(206) 949-5683, Top Rated Plumber, Seattle
Results 1 to 6 of 6

Thread: Old shower / compression faucet leak?

  1. #1
    DIY Junior Member chigundo's Avatar
    Join Date
    Sep 2008
    Location
    North Carolina
    Posts
    26

    Default Old shower / compression faucet leak?

    I have a shower that I think is original from 1949. Not sure if the hardware has ever been replaced. It's a two handle shower, I believe it's "compression" type.

    I have a leak indicated by the arrow here. Should I replace this entire faucet or can I just remove the faucet and replace the washer, o-ring, etc if needed?


  2. #2
    Retired Defense Industry Engineer jadnashua's Avatar
    Join Date
    Sep 2004
    Location
    New England
    Posts
    21,428

    Default

    YOu might get by with just replacing the stem packing. From a safety viewpoint, it would be good to replace the whole shebang with one meeting current codes (i.e., one with scald-guard features: pressure balanced or thermostatic controlled). I doubt one that old is using an o-ring.
    Jim DeBruycker
    Important note - I'm not a pro
    Retired Defense Industry Engineer; Schluter 2.5-day Workshop Completed 2013, 2014

  3. #3
    DIY Junior Member chigundo's Avatar
    Join Date
    Sep 2008
    Location
    North Carolina
    Posts
    26

    Default Uh oh

    Trouble. I took it out and as you can see, here's the entire piece. The problem is the washer seat. The arrow is pointing to it. That piece is no longer connected to the rest of the stem. It looks fine in the picture, but in reality a little tuck and the thing comes right off. Years of corrosion I assume. I went to home depot and lowes, couldn't find a matching part. I'll try a plumbing supply store next. It's a pain though because i need to shut the water off to the house everytime i need to bring the piece with me.


  4. #4
    Moderator & Master Plumber hj's Avatar
    Join Date
    Aug 2004
    Location
    Cave Creek, Arizona
    Posts
    25,659

    Default stem

    You should show us a picture with the washer retainer "removed". I would doubt that a heavy stem like that could corrode the retainer off. Some of them had removable retainers which were held in place by the washer and its screw.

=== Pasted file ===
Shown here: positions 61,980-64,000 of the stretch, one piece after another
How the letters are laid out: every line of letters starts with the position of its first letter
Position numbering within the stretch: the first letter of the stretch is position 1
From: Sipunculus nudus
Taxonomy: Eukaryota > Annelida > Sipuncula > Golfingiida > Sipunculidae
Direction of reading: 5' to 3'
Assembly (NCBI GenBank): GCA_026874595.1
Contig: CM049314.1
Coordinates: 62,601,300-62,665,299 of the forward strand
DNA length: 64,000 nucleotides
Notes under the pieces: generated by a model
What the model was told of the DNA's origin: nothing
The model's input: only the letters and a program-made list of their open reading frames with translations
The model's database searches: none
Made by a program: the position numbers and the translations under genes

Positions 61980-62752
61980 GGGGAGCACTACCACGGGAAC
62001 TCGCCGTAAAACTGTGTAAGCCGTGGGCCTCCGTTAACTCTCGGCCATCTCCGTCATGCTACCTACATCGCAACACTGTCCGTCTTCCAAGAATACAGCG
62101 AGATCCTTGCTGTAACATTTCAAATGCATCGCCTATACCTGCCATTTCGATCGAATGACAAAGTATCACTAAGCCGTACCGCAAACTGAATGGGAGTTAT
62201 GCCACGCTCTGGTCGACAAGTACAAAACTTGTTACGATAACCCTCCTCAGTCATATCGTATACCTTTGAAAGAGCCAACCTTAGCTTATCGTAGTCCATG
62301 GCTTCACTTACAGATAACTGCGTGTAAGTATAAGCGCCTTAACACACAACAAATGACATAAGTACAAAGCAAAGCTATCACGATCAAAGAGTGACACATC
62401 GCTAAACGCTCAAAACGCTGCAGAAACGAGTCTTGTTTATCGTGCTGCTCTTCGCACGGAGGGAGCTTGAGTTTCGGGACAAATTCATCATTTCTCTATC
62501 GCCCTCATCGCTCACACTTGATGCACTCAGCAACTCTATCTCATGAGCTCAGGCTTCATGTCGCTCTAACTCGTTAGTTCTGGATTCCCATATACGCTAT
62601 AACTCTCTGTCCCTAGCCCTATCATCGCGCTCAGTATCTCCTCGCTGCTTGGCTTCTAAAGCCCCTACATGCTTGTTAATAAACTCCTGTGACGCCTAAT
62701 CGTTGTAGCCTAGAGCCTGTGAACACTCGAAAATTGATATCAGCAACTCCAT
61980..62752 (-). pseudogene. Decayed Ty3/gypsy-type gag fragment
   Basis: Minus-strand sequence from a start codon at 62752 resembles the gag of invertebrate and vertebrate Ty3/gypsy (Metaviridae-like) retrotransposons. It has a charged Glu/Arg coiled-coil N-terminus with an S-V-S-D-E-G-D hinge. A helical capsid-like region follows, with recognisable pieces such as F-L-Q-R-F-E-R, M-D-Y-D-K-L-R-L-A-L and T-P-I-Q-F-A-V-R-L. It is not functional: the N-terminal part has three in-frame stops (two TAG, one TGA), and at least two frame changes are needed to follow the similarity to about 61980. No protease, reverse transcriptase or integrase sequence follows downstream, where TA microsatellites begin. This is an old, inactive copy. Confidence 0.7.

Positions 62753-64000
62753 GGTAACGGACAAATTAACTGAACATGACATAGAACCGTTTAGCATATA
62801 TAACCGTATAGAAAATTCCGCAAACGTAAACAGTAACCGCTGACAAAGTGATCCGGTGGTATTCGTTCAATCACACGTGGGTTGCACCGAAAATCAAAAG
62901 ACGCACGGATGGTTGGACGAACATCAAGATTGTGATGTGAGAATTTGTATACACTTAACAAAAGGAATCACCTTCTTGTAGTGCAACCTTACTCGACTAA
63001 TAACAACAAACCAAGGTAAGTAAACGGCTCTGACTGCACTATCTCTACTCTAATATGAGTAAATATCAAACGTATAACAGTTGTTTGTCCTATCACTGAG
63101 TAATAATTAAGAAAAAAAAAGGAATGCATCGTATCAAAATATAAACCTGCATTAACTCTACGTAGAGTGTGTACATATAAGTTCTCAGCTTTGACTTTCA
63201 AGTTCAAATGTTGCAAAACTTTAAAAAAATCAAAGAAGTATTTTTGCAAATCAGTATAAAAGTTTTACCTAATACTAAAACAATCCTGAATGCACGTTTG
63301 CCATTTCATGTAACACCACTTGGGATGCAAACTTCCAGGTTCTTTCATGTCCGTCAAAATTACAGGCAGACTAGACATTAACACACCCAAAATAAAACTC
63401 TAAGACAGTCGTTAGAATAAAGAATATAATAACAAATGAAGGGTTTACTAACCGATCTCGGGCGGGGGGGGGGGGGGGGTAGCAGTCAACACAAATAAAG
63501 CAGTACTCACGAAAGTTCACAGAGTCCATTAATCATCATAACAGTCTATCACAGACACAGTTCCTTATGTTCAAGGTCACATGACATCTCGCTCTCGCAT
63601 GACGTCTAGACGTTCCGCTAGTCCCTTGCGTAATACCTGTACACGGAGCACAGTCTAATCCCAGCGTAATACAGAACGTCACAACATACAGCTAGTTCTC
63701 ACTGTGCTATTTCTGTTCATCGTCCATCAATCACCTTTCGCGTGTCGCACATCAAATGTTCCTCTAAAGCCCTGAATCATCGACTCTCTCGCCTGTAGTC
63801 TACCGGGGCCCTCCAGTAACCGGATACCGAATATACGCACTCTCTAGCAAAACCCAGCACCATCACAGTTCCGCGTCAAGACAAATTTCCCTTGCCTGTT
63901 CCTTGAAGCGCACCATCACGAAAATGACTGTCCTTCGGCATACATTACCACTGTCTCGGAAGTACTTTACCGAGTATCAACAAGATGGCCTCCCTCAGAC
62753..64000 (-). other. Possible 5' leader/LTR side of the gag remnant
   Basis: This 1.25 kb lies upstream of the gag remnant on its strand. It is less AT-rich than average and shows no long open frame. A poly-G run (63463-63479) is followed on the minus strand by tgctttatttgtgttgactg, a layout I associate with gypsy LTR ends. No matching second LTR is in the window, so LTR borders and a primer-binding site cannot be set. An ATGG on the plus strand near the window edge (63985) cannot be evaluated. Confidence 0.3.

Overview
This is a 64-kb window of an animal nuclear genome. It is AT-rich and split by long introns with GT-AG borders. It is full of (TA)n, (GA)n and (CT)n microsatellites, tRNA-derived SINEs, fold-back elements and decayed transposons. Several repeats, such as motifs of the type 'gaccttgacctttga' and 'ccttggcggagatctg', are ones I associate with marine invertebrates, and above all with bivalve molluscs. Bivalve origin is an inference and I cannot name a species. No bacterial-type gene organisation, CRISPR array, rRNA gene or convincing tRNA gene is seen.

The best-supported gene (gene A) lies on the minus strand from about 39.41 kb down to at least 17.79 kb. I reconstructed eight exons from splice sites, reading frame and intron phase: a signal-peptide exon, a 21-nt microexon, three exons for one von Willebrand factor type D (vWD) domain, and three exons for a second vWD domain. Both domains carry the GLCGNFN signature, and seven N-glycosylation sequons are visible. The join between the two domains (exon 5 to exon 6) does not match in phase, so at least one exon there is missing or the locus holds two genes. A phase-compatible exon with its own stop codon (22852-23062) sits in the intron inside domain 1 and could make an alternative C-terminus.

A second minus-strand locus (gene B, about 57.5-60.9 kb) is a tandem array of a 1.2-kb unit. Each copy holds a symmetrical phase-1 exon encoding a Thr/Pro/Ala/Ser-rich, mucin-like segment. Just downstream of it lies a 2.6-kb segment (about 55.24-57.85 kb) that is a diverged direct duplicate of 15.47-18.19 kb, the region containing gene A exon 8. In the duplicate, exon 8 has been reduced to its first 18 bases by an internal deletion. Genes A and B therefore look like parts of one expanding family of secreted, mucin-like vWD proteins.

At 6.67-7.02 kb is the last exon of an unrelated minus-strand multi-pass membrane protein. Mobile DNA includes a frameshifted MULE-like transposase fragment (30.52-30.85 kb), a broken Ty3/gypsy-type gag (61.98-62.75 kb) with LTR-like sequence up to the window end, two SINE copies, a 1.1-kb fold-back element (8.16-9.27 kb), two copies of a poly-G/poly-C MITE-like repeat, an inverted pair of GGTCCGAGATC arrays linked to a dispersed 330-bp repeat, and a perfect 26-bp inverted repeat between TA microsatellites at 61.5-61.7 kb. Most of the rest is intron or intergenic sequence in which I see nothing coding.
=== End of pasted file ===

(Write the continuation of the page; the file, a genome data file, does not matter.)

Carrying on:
5. #5
    DIY Junior Member chigundo's Avatar
    Join Date
    Sep 2008
    Location
    North Carolina
    Posts
    26

    Default

    The screw holes only the washer in place. The retainer removes much like an erasor head on an old no.2 pencil. So it's got a "nipple" that fits into the rest of the stem. Initially I thought it was supposed to be like that, but there's nothing other than a little friction preventing it from coming completely out.

    Why would they ever make a stem like that on purpose? An extra turn and the wash/retainer could fall right off. Only the pressure of the water and a slight turn keeps it intact.

  6. #6
    Moderator & Master Plumber hj's Avatar
    Join Date
    Aug 2004
    Location
    Cave Creek, Arizona
    Posts
    25,659

    Default stem

    It is not obvious in your picture, but your description is that of a rotating washer retainer. The idea was that when the washer made contact with the seat it would stop turning and the stem would just push it against the seat, thus eliminating wear. If that is what you have the retainer was held by a deformed end of the stem which grabbed it. They are usually pulled apart by someone opening the faucet so far that the retainer is pulled out of the end of the stem. Once it happens it cannot be put back together and you need a new stem.

Bookmarks

Posting Permissions

  • You may not post new threads
  • You may not post replies
  • You may not post attachments
  • You may not edit your posts
  •